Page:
There’s not just one way to divorce. The differences can be in the law, like fault or no-fault, or in the way you and your spouse approach it, like uncontested, contested, or default. This article describes briefly the different kinds of divorce in general terms, with links to more information about some kinds of divorces.
No matter how you slice it, divorce is expensive and timeconsuming. The most important variable is how well you and your spouse are able to put aside your anger and grief and cooperate on the big issues of money and children. The better you are at working together to make decisions for your changing family structure, the better for your bank account and for your chances of emerging from the divorce with a decent relationship with your ex.
In many states, an expedited divorce procedure is available to couples who haven’t been married for very long (usually five years or less), don’t own much property, don’t have children, and don’t have significant joint debts. Both spouses need to agree to the divorce, and you must file court papers jointly. A summary (sometimes called simplified) divorce involves a lot less paperwork than other types of divorce—a few forms are often all it takes. You can probably get the forms you need from the local family court. For this reason, summary divorces are easy to do yourself, without the help of a lawyer.
The best choice, if you can make it happen, is an uncontested divorce. That’s one in which you and your spouse work together to agree on the terms of your divorce, and file court papers cooperatively to make the divorce happen. There will be no formal trial, and you probably won’t have to ever appear in court.
The court will grant a divorce by “default” if you file for divorce and your spouse doesn’t respond. The divorce is granted even though your spouse doesn’t participate in the court proceedings at all. A default divorce might happen, for example, if your spouse has left for parts unknown and can’t be found.
In the old days, someone who wanted a divorce had to show that the other spouse was at fault for causing the marriage to break down. Now, every state offers the option of “no-fault” divorce. In a no-fault divorce, instead of proving that one spouse is to blame, you merely tell the court that you and your spouse have “irreconcilable differences” or have suffered an “irremediable breakdown” of your relationship.
In divorce mediation, a neutral third party, called a mediator, sits down with you and your spouse to try to help you resolve all of the issues in your divorce. The mediator doesn’t make any decisions; that’s up to you and your spouse. Instead, the mediator helps you communicate with each other until you can come to an agreement.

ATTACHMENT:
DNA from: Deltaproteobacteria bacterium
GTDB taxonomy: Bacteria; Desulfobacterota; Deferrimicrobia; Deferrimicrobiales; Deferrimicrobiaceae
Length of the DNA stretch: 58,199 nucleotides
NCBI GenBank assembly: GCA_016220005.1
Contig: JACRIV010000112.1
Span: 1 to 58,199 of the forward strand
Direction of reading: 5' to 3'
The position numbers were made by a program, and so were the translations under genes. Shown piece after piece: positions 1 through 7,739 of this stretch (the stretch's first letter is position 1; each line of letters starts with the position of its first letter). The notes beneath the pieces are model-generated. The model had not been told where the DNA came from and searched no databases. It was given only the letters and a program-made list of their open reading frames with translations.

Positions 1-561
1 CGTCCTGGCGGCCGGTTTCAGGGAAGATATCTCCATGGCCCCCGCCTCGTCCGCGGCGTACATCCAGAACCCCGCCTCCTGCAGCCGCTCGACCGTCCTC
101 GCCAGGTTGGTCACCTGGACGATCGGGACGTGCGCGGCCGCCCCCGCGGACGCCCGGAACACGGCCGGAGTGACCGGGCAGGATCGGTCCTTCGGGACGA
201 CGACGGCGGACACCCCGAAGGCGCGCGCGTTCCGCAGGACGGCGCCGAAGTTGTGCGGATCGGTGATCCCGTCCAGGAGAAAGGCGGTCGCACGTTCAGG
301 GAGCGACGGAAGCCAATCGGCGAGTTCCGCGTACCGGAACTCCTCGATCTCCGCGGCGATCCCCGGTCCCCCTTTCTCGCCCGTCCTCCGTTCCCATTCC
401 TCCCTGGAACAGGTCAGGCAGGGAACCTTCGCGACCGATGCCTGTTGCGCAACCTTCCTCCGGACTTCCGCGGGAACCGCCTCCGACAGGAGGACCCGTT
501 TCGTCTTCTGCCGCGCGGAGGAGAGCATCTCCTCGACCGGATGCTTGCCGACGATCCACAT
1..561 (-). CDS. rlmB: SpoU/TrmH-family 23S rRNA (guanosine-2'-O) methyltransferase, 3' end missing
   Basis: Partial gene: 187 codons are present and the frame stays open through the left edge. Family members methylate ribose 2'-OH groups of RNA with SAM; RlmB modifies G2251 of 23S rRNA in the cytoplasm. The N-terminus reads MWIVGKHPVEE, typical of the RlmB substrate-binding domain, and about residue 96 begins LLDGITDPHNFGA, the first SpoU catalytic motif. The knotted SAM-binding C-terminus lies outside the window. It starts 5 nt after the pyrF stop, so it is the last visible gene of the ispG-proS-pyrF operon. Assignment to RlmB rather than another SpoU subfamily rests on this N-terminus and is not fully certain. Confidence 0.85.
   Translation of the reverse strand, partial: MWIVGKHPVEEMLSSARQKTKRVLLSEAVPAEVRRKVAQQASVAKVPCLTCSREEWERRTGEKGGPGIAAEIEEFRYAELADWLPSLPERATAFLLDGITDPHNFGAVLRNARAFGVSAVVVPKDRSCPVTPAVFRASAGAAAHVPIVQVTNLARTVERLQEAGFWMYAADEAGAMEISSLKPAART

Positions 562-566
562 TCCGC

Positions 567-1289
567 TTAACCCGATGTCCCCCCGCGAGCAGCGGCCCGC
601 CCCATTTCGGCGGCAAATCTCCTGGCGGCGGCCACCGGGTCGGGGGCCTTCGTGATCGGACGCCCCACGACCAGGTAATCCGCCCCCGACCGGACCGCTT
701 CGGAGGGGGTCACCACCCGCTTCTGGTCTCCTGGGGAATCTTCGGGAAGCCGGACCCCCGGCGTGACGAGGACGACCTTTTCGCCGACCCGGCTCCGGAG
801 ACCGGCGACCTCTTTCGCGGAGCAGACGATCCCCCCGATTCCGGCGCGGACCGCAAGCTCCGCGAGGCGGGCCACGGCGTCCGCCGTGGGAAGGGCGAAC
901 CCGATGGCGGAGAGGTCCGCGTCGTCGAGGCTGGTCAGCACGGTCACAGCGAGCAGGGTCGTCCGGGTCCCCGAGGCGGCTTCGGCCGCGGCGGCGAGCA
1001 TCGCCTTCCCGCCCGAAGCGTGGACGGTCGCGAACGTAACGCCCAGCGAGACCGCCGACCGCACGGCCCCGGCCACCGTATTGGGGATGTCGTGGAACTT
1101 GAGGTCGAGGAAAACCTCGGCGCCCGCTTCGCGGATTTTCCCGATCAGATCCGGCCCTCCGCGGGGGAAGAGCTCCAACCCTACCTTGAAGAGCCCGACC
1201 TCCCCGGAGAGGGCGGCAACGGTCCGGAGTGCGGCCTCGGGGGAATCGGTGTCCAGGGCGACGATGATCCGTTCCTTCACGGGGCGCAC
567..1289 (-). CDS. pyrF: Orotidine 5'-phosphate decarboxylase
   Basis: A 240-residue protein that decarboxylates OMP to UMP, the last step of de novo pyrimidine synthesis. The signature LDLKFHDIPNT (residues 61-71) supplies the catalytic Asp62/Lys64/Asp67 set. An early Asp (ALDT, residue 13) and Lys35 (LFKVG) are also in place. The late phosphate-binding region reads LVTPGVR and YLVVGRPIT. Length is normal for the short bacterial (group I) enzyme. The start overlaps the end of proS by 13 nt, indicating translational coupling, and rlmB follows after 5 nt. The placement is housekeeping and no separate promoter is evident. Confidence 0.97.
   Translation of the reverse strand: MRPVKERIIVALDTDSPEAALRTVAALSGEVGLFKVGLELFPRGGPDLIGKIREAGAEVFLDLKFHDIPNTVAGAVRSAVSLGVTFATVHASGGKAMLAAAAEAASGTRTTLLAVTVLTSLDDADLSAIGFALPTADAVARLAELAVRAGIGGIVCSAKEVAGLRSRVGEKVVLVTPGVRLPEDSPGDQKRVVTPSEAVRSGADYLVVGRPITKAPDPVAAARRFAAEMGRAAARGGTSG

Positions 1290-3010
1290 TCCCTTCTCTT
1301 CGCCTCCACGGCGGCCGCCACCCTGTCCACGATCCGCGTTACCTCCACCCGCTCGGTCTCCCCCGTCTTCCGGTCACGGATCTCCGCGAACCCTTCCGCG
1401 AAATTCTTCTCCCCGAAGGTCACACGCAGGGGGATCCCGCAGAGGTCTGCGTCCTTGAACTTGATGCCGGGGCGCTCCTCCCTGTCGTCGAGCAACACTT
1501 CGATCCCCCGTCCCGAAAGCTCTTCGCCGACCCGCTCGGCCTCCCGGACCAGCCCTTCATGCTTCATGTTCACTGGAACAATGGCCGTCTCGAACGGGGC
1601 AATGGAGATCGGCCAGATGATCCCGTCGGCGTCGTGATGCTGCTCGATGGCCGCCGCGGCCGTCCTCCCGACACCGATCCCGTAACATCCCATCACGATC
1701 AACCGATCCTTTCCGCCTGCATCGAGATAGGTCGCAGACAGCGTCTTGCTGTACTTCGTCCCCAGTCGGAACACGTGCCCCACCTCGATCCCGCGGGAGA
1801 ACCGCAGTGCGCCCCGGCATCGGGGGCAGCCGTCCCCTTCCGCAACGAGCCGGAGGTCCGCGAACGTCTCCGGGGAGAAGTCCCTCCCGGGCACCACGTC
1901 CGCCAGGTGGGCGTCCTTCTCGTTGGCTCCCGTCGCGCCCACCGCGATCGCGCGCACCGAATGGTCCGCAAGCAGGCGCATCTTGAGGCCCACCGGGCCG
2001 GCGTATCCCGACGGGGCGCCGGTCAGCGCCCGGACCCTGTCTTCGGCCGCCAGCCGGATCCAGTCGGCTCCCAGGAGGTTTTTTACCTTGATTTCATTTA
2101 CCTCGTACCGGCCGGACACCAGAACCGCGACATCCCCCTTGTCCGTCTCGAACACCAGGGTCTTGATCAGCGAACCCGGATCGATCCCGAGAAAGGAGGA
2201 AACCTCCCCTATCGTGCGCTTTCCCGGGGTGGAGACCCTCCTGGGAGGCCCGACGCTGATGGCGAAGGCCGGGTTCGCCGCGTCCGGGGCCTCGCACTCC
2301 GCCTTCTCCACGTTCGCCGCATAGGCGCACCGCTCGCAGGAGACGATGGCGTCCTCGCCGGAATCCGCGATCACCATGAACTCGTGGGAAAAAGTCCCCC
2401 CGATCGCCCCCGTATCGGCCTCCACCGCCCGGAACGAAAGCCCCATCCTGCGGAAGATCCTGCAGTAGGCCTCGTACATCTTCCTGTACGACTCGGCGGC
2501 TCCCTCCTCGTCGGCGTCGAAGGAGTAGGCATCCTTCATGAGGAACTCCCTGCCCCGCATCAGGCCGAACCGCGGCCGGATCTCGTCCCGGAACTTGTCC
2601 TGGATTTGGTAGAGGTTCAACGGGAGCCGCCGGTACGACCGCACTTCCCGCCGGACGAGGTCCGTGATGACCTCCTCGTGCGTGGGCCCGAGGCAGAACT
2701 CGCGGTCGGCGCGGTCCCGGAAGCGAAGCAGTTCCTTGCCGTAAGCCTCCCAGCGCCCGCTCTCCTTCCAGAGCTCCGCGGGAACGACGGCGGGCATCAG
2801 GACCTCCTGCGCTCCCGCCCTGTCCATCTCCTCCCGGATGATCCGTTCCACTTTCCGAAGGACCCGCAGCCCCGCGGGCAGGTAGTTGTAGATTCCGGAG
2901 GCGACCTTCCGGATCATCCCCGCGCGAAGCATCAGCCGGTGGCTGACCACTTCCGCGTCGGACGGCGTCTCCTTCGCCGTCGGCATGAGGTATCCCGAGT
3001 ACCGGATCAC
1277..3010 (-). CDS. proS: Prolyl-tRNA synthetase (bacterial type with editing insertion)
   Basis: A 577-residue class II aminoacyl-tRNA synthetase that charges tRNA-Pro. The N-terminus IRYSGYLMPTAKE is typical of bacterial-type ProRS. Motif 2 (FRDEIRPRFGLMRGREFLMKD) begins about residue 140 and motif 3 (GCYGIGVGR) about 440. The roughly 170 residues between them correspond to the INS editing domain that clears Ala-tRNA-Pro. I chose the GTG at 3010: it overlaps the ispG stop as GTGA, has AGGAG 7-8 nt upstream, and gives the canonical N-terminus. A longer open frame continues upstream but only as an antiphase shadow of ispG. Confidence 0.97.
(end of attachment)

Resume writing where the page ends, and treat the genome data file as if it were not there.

(See Divorce Mediation for more on this type of divorce process).
Collaborative divorce involves working with lawyers, but in a different way from the usual expectation.You and your spouse each hire lawyers who are trained to work cooperatively and who agree to try to settle your case. Each of you has a lawyer who is on your side, but much of the work is done in cooperation. Each of you agrees to disclose all the information that’s necessary for fair negotiations, and to meet with each other and both lawyers to discuss settlement. You all agree that if your divorce doesn’t settle through the collaborative process, your original attorneys will withdraw and you’ll hire different attorneys to take your case to trial.
(Thinking collaboration might work for you? See Collaborative Divorce).
In arbitration, you and your spouse agree that you’ll hire a private judge, called an arbitrator, to make the same decisions that a judge could make, and that you will honor the arbitrator’s decisions as if a judge had made them.
If you and your spouse argue so much over property or child custody that you can’t come to an agreement, and instead take these issues to the judge to decide, you have what’s called a contested divorce. You’ll go through a process of exchanging information, settlement negotiations, hearings, and, if you can’t resolve the case after all that, a court trial. If this sounds like your situation, you'll want to talk to a lawyer.
Six states and the District of Columbia now allow same-sex couples to marry—Connecticut, the District of Columbia, Iowa, Massachusetts, New Hampshire, New York, and Vermont—but they’re not the only states that allow same-sex couples to divorce. In California, Delaware, Hawaii, Illinois, Nevada, New Jersey, Oregon, Rhode Island, and Washington State, same-sex couples who have registered as domestic partners or entered into civil unions must use the same forms and procedures as married couples to end their legal relationship.
Adapted from Nolo's Essential Guide to Divorce, by Emily Doskow.